I’m not trying to put a fun show on for him or anybody else. That’s just the way people should be treated. And our people should be treating him that way. I’m not picking on our people. They’ve got 160 to 200 dealers to deal with today. It’s a good problem to have, but they’re going to have a real problem if they don’t make it a good problem.

BI: One of the things we’ve been talking to dealers about lately is the pre-owned business. And we’ve seen a lot of dealers focus more attention on that part of their business. Do you think there’s a role for manufacturers in terms of supporting their dealers more on the pre-owned side?

IJ: Ranger is doing some testing in this area, and a lot of our other companies are too. You don’t just come up with a program. You’ve got to test it, and deal with the elements to understand what they are. I think it’s only a matter of time, but I’ve got to tell you, this is not a good time to make these kinds of dramatic changes. We need to get through this downturn and then deal with these kinds of things based on how we’re doing in our businesses, when we’re reinvesting in our businesses, which today is hard to do for things that haven’t been tested.

BI: So, it sounds like that’s an area you’ll be thinking about down the road. Where do boat builders need to be focusing today?

IJ: Right now, the boat builders are focused on survival. How are we going to make it through this thing? I’m not just thinking about survival. I’m thinking about all the things we’ve been talking about: floor planning, customer service, things we need to do. Everyone says, customer service … listen, I call some of our own boat companies, and I have trouble getting through to people. And they know, when I want to get hold of them, I want it now. Let me tell you something, they get a message that says, “Where are you?” And two minutes later, I hear from them. But they’re not avoiding me. The sizes of the businesses have been cut down. People are multitasking. There are a lot of adjustments to make. Unfortunately, I’m not the type of person to sit around and wait for some natural response. I want it now, as I give them now, for what it is.

BI: With your focus on the entry-level boaters, with the FinCraft line, for example, can you talk about the demographic profile of that entry-level boater and whether that has changed?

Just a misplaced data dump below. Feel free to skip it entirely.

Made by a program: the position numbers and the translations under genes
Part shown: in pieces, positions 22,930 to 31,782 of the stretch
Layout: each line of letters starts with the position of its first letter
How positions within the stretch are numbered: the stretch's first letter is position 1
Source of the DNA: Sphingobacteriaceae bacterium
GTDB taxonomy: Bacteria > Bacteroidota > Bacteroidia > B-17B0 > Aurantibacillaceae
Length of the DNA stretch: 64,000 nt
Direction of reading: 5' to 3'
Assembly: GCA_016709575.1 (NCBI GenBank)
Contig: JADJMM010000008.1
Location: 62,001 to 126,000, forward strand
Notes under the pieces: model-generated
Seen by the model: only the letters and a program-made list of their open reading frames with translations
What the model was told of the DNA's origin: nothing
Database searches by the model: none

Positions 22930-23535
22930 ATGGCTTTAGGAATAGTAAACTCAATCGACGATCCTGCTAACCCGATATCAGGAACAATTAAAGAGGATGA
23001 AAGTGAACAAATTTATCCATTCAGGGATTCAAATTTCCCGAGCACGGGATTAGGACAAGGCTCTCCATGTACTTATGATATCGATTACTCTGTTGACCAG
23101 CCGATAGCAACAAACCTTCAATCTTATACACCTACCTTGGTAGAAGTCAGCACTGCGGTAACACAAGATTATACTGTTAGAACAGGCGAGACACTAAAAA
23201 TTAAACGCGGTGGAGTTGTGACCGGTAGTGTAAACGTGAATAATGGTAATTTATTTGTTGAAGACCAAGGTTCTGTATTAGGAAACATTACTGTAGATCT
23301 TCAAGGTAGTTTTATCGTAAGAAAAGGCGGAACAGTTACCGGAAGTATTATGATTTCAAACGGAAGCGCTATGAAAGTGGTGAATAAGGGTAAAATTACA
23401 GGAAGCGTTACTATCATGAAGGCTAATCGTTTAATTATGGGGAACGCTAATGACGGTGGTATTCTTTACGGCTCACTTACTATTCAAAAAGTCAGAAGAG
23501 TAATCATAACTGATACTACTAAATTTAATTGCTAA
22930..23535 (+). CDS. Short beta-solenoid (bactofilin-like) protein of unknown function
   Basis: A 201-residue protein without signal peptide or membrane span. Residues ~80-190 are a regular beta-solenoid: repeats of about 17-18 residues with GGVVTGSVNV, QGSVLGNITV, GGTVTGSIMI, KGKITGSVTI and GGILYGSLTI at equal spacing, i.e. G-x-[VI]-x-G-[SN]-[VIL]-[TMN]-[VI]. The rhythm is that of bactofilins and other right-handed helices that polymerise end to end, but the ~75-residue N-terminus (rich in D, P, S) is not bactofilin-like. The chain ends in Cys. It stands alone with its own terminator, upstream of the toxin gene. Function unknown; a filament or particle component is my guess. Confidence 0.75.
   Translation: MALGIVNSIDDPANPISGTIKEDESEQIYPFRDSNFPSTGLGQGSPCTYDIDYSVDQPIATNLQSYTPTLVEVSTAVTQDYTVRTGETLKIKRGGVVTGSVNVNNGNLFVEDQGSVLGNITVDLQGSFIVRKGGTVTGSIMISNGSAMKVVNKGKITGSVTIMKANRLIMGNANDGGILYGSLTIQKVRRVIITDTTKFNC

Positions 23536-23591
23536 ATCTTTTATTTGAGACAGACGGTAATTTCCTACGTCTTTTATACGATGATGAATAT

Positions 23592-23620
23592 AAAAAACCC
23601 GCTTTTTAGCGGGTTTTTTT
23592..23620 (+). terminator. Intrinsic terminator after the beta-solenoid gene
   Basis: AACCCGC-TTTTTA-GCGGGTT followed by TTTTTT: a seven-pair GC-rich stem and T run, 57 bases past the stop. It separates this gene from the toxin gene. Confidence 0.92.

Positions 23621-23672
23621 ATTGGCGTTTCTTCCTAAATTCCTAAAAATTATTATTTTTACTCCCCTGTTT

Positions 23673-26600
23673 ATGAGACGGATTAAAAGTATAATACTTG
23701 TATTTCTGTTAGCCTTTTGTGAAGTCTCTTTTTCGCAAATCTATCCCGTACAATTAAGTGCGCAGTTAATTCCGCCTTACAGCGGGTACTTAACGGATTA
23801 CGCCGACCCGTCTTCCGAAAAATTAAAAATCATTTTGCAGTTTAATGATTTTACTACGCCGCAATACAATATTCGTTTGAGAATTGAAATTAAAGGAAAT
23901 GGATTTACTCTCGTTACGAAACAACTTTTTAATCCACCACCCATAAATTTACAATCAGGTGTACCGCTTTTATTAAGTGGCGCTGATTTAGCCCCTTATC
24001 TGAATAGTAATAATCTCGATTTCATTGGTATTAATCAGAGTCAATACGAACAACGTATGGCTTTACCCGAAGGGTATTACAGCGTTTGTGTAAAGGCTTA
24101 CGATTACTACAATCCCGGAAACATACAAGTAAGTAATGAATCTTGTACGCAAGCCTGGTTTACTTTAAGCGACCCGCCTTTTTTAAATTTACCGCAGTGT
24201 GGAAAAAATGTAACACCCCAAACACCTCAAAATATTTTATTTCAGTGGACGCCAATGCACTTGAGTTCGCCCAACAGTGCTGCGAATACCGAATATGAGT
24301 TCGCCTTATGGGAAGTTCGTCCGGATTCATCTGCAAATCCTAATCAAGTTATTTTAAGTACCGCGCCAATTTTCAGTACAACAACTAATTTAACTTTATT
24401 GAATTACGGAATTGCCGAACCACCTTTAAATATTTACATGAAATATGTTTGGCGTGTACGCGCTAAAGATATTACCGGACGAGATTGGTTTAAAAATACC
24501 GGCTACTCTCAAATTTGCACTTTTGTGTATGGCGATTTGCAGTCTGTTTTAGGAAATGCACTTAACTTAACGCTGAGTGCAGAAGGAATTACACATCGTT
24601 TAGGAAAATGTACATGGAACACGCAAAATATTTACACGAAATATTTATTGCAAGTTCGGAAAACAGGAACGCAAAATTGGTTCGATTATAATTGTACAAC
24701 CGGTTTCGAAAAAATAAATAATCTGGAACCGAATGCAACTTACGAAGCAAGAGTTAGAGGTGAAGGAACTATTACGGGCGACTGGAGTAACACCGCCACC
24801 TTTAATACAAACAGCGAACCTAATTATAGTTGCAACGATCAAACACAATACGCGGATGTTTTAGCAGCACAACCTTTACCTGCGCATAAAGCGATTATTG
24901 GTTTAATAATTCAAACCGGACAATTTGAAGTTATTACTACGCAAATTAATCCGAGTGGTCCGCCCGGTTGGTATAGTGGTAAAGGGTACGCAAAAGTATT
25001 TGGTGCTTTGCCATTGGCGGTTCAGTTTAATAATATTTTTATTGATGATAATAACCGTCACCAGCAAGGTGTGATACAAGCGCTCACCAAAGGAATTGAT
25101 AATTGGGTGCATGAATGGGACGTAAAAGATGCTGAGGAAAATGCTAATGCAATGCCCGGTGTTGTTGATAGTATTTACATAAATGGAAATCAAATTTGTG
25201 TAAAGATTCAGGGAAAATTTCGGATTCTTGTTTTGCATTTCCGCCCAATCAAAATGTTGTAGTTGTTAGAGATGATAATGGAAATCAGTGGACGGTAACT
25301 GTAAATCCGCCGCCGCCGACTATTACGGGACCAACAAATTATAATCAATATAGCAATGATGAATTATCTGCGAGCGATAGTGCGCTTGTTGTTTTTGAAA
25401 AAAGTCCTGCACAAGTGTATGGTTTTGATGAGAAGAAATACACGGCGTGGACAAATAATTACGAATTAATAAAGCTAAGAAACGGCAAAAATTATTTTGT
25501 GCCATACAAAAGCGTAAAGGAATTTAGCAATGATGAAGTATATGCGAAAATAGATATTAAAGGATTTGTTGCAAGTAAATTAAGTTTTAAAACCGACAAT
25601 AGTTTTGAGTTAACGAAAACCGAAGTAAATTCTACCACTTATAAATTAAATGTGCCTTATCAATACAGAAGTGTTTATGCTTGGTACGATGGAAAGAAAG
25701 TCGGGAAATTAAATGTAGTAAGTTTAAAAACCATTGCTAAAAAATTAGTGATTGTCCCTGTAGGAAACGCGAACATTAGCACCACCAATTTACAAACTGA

IJ: Well, let me clarify this a little for
you. We’re going into the entry-level
market with a middle-market boat.

FinCraft price does not reflect the value of the boat. We had a huge breakthrough in VEC technology, huge, that allowed us to build this boat in 35 minutes in our plant, our hull, with a built-in stringer system, everything all done in 35 minutes. And then we go into the deck, put it together, and everything else. Now, if I’m going to build 10,000 of those this year, that means I’m going to build 200 a week or 40 a day. I can probably get that done with two or three sets of molds. If this was traditional, I’d need 20 sets of molds per day. Because I build a boat every 35 minutes, the hulls, I can do this. They’ve come up with a way, with our stringer system, the way they’ve done this thing, Liz, they’re about 8 months ahead of schedule, maybe a year. When I looked at this aluminum deal, you know, I didn’t realize at the time that I sold the boat companies that these prices were just going to keep rising. I thought they were high when I sold it. Lund was way up there, Crestliner was somewhere in between, Lowe was in there. Lowe was entry-level. So we really put an effort out to look at the aluminum business because I was convinced aluminum has seen its best days. You know, aluminum has a two-year warranty on it these days. I can give them a lifetime warranty with ropolyene, and I can compete with them at that price, even cheaper. And I can give them a different ride. I can give them a boat that isn’t going to break. I can give them a boat with all the amenities on it.